Saturday, December 31, 2005

Pre New Year Blues

We Jam Econo: The story of the Minutemen. Click here to view the trailer. THIS IS GOING TO BE AMAZING!



God today is going fast. New Years is always so, well, disapointing; I won't tempt fate though.

It's (almost) the end of the year. Apologies if you've read my meanderings about this band previously, but i've re-discovered this album over the last couple of days and thought it warranted a repeat post. Capstan Shafts is alter-ego of Dean Wells, a native of Vermont, who has a gift for making short, DIY produced, skuzzy folk rock songs. Chick Ciggarettes was released on Asaurus Records last year, and was one of those sleeper records that appeared on a lot of people 'best of lists' but never really made a critical impact - whatever that means (Pitchfork! Your end of list plain sucked ass man!) It's a shame because the songs on this album are incredibly catchy, and even border on accessible at times. The following track quite moody, but it also has a lot of energy. Actually, this track is pretty indicative of the album as a whole. Certainly on the Robert Pollard/ Guided by Voices vibe.

Capstan Shafts - Auto Naval.

Oh, and even though I ordered this album on a whim I hope you take to time to browse around Asaurus Records, and to even order yourself a copy if you like what you hear.

He also has a EP that's currently avaliable for download, here.

Some sites far more worthy of your perusal:

Over at Said The Gramaphone Sean has compiled a list of his favourite tracks from this year. Click here and listen to them in all their glory. Also, Songs Illiniois and You Aint No Picasso continue to bring the tunes. Along with, of course 20JFG'S. Juan and Stuart. The NY partee looks like it's going to be a blast! See everyone else next year.

Friday, December 30, 2005

The Wiz



Now for some punk ramblings courtesy of Portland underdogs, Wipers. In 1979 Wipers recorded their first “studio” album: Is This Real? It was released on an independent label with lead singer and guitarist Greg Sage, Dave Koupal on bass, and Sam Henry on drums. Their record company insisted that they record everything in a professional studio, but despite the relatively polished outcome, Is This Real? remains a cornerstone for their sound; even if the band would never record another album in a studio again.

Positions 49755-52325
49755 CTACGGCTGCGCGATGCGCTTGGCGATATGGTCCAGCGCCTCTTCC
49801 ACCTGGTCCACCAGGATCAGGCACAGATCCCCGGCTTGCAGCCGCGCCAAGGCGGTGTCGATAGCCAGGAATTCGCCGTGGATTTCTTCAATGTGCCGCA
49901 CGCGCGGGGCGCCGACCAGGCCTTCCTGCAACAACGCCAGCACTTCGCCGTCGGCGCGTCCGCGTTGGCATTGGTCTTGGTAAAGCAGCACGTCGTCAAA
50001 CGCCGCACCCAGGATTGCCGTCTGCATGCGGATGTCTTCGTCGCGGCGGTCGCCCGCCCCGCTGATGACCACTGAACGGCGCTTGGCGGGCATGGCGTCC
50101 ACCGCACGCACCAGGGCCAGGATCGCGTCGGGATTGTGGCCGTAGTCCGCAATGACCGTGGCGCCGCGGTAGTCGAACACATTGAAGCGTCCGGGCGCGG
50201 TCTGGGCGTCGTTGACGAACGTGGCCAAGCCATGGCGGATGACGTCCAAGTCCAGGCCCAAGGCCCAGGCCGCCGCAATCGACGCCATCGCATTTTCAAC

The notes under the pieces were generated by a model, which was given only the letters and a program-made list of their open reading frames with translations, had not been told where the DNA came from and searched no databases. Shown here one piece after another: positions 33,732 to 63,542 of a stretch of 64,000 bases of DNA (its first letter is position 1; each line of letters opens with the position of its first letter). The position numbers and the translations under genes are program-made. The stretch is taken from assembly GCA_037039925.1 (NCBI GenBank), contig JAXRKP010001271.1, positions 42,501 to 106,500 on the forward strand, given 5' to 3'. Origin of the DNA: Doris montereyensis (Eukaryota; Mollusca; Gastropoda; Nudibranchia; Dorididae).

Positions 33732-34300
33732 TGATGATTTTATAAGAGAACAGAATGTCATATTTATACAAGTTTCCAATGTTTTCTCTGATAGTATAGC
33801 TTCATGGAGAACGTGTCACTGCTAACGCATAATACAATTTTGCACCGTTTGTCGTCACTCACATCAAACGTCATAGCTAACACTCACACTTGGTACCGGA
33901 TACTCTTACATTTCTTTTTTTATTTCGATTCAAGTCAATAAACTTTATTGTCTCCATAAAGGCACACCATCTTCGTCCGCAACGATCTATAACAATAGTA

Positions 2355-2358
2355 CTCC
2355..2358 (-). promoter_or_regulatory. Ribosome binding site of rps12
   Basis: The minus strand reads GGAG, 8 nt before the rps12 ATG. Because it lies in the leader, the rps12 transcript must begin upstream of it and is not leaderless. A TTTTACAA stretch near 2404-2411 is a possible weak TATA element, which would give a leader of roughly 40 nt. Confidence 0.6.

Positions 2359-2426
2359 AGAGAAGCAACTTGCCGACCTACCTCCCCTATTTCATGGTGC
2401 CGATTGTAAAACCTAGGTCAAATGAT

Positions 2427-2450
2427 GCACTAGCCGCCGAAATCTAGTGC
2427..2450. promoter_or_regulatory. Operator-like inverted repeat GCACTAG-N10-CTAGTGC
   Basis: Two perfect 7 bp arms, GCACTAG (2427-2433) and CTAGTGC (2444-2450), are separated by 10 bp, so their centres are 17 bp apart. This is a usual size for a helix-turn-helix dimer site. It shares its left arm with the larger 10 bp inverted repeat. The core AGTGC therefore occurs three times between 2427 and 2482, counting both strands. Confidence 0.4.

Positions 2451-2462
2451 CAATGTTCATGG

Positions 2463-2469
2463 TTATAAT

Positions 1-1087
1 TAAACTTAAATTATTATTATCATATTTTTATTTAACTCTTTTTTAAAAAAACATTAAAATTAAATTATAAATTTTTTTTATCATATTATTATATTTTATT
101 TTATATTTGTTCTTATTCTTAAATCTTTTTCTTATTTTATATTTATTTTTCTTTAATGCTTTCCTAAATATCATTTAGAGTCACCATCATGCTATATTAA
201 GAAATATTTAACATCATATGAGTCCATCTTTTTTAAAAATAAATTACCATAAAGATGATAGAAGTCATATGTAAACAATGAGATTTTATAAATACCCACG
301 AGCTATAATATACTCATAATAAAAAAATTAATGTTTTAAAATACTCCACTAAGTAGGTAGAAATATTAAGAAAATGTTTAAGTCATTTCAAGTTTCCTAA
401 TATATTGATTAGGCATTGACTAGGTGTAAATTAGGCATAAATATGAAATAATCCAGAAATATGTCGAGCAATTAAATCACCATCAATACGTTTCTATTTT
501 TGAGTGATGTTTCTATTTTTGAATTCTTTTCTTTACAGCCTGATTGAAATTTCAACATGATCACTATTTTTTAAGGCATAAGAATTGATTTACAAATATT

Is This Real is crammed with Sage's raging but lively guitar solos; most of which would become his trademark. His song writing style: dealing with extreme isolation, and frustration; with an almost insane awareness of melody, would later go on to have real affect on Kurt Cobain and his band Nirvana – they also covered two of the songs from this album. In 2001, Sage used his own label to release a three-for-one package of Wipers' first three albums. Remastered with plenty of bonus tracks, it's probably best introduction to a band you could ever ask for.

Follow this link for information on the band and on how to purchase their album(s). There is also a revealing interview with Greg Sage avaliable through their official site.

The following song was their first single.

Wipers - Better off Dead

Thursday, December 29, 2005

Bored out of my cord



Christmas is over: Deal with it. We're now it that strange place of nothingness that exists between Chistmas and New Year.

Well, It could be a lot worse.

I'm still in the midst of a eighties acid flashback I NEVER experienced, but hey, you can't hold that against me. Black Flag, Husker Du, Sonic Youth ('Evol' and 'Sister' really), Wipers, Minutemen, Laughing Clowns, Scientists, Volcano Suns are destroying me. The Minutemen are particuarly blowing my mind. They were just, well, wild. The Pixies might have been wild too, but the Minutemen had absolutely NO respect for well, anything resembling song structure. Of course, on the other end of the spectrum (but there in SST spirit) you have the raw 'fuck you' of early eighties Black Flag. Frequently alternating between the brilliant and the absurdly brilliant. In other news: There is a great Laughting Clowns restrospective masquerading as a review in the most recent issue of Plan B. You haven't got that issue yet? Stop reading this and buy it immediately. I'm being deadly serious.

Charlottefield are native to Brighton and inhabit a place on a disturbing list of bands that i've yet to catch live - for some reason. It's probably not a good reason, i'm just pathetic in that way Their eight track mini album, How Long Are You Staying, shifts through a mix of the dissonantly angular high octane swirl of wall to wall guitars (Again) and astonishingly accurate passages of controlled percussion with bursts of bass and drums (How Long). The reviews I have read seem to focus on way in the which the vocals are recorded low in the mix; this is often viewed in a disparaging light. Not being one to sit on the fence, i'll just get this right out of the way now: I like the way the vocals are recorded. It makes an already angry record more volatile, and it reminds fools like me that they're even more foolish for not witnessing them in their natural habitat; otherwise known as, in a room full of wanabee punkers. Hella yeah.

Charlottefield - Again

[BUY THEIR ALBUM, HERE]

Charlottefield Website